Pronaca

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Project Number: 
EC3881A-01
Expected Consideration Date by the Board: 
11/06/2012
Date Posted: 
10/05/2012
Company: 
Procesadora Nacional de Alimentos C.A. (“Pronaca”) and Agrovalencia C.A.
Sponsoring Entity: 
Not applicable
Financing Requested: 
US$10 million
Sector: 
Livestock and Poultry
Location: 
Guayas, Pichincha, and Santo Domingo provinces
Country: 
Scope Objective: 

The project encompasses investments that Pronaca will make in fixed assets to increase the installed capacity of its value-added food products operations, as well as to replace equipment, upgrade plant facilities, and invest in its logistical, management, and sales areas.

The budget for these investments, which would be made during the period 2012-2013, is US$64 million. The IIC loan would be used primarily to finance plant investments aimed at stepping up production of the company’s frozen food and processed meat products targeted to the “base of the pyramid,” such as good quality, competitively priced meat products in small packages. These investments, which include working capital, are expected to amount to US$8 million and have been allocated in the 2012-2013 budgets. The IIC loan will support Pronaca activities aimed at shoring up its position in this market niche as well as expanding the supply of affordable, quality products for segments that have traditionally been overlooked by producer companies. Pronaca began making these investments and offering its services to this market some five years ago.

Pronaca is a leader in the food products supply chain—a diversified company with a number of different business units, including a poultry and pork products production and sales unit; a balanced pet foods unit; an agricultural products—i.e., heart of palm, artichoke, rice, and corn—production unit; and a value-added products—i.e., canned and processed meats—production unit. Pronaca has been operating successfully in the Ecuadorian market for more than 50 years and has operations in other countries of the region as well, such as Colombia and, until recently, in Brazil and Costa Rica.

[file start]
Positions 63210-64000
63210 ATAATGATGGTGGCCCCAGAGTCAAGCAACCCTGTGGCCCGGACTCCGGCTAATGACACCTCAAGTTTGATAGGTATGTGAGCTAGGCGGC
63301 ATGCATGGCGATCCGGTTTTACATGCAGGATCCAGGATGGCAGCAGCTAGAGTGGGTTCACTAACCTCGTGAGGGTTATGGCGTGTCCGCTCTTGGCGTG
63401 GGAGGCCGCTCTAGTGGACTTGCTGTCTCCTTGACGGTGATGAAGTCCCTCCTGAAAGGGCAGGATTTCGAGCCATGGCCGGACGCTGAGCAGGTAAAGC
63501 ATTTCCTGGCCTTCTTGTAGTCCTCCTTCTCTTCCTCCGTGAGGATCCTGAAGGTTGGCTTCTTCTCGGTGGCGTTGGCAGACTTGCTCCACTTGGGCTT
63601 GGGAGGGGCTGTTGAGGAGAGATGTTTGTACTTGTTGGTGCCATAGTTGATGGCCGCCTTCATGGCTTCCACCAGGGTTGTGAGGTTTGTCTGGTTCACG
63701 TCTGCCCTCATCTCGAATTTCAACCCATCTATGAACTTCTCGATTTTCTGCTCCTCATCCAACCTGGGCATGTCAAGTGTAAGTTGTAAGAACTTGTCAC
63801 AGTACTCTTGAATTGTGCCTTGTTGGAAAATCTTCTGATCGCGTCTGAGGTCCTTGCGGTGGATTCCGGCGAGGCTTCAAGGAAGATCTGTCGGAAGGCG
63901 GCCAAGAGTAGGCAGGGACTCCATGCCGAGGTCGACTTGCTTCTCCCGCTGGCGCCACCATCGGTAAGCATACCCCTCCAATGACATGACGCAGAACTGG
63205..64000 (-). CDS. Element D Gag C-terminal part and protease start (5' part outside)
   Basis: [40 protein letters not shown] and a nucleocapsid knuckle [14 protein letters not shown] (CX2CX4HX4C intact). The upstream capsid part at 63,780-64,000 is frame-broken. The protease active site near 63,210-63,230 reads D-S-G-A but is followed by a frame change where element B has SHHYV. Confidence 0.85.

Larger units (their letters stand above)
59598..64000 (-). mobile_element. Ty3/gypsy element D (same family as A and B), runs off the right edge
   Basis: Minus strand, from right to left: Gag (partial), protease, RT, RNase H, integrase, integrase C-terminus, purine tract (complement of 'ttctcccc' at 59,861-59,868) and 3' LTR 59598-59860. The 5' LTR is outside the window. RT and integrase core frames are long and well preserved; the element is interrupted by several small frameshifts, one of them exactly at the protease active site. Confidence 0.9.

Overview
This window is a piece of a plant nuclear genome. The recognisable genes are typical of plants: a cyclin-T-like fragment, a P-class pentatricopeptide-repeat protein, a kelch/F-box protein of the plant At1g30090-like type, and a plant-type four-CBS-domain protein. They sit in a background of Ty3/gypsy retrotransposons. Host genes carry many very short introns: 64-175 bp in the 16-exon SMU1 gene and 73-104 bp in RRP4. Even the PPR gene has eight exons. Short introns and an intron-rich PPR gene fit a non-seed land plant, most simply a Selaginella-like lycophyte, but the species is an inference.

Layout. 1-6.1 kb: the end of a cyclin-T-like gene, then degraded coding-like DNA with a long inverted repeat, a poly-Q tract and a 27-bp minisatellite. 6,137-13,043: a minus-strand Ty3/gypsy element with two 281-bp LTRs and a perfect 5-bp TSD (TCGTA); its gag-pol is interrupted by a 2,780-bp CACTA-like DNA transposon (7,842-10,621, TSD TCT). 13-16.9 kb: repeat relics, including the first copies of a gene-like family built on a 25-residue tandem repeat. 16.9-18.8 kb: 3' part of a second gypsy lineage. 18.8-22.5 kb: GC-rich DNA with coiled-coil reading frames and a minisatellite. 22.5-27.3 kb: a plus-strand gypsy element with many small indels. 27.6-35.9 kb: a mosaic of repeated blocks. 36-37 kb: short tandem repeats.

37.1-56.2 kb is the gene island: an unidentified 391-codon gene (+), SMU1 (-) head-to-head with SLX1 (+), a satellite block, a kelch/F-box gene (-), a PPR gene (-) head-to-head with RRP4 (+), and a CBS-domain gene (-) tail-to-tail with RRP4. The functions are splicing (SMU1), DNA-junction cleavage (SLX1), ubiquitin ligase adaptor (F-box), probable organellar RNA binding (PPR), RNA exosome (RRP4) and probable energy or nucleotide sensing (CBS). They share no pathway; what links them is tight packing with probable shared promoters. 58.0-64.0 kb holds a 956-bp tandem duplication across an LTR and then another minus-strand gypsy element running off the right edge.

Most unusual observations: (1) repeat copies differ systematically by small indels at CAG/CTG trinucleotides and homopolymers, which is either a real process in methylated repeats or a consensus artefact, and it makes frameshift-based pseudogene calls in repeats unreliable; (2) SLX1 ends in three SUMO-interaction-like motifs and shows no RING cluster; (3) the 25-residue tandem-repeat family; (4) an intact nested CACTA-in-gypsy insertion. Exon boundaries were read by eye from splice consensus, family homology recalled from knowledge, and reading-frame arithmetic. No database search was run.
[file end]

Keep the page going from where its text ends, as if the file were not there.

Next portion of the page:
Environmental Review: 

Environmental and Labor Issues:

This is a category III project according to the IIC’s environmental and labor review procedure because it could produce certain effects that may be avoided or mitigated by following generally recognized performance standards, guidelines, or design criteria. The main environmental and labor considerations related to the project are: assessing and managing environmental and social risks and impacts, efficient natural resource management, pollution prevention and control, community health and safety, and workplace and labor conditions.

As part of the environmental and social evaluation of the project, a field visit was conducted in August 2012 to Pronaca facilities in Durán (pet food plant), Bucay (Bucay poultry slaughtering and processing plant), Guayaquil (distribution center), Pifo (processed meats and frozen products packaging plant), Santo Domingo de los Tsáchilas (San Javier and Socorro hog feeding lots and biodigestor) and Valle Hermoso (Aveproca wastewater treatment plant and organic composting facility).